Watch: Fascinating Video Essay Explains How Eyes Process Film Cuts
"For millennia, we'd never seen anything like film cuts. How do we process them so easily?" When you watch a movie nowadays, unless you're trained in the art of editing or filmmaking, you probably don't even notice most of the cuts. If the movie's editing is top notch, the cuts are designed to work in a way where you don't really sense them, so that you can still easily follow the action and dialogue in a scene. This video essay from Adam D'Arpino attempts to explain, scientifically, how our brains have adapted to film cuts so quickly. The full title of the video is - Strange Continuity: Why Our Brains Don't Explode at Film Cuts. It's a fascinating visual examination for movie nerds and science nerds alike, getting into the technical aspects of filmmaking that help our eyes, as well as the anthropological details that make it all work harmoniously.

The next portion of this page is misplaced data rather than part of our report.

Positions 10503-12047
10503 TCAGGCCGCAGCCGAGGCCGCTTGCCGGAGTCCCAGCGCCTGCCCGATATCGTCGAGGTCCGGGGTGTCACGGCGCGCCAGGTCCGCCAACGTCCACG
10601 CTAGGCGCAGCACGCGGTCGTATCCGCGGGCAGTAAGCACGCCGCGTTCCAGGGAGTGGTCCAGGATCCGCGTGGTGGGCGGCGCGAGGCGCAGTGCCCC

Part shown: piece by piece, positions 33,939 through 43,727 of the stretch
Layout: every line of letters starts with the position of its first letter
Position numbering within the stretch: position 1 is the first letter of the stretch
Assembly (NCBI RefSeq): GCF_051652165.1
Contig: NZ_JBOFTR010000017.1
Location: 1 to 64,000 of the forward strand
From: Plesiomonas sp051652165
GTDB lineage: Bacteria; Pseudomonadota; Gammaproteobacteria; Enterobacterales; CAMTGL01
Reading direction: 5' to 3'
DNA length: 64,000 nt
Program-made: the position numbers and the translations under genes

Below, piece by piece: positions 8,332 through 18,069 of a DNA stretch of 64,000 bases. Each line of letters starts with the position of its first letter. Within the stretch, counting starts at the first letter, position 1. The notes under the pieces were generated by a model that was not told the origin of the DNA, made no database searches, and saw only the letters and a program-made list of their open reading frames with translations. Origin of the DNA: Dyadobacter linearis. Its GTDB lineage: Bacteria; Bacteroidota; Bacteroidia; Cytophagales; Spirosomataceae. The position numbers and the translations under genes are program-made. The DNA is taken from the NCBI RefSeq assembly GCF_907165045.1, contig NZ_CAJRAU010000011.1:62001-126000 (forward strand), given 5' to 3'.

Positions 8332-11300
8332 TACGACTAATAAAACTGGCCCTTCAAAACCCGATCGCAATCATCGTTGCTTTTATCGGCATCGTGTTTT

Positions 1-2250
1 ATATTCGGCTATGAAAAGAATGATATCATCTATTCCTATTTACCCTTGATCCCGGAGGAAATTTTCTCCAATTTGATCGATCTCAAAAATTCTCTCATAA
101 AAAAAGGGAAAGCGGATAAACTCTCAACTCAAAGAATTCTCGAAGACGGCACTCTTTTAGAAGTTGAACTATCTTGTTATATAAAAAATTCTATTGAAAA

Thanks to Slate for the tip on this. Original description from YouTube: "Before the emergence and rapid proliferation of film editing at the dawn of the 20th century, humans had never been exposed to anything quite like film cuts: quick flashes of images as people, objects and entire settings changed in an instant. But rather than reacting with confusion to edits, early filmgoers lined up in droves to spend their money at the cinema, turning film – and eventually its close cousin, television – into the century's defining media. It would seem that our evolutionary history did very little to prepare us for film cuts – so why don't our brains explode when we watch movies?" The video was edited and made by Adam D'Arpino. Adapted from an Aeon essay by the US psychologist & brain scientist Jeffrey M Zacks, for Aeon Video. So what do you think?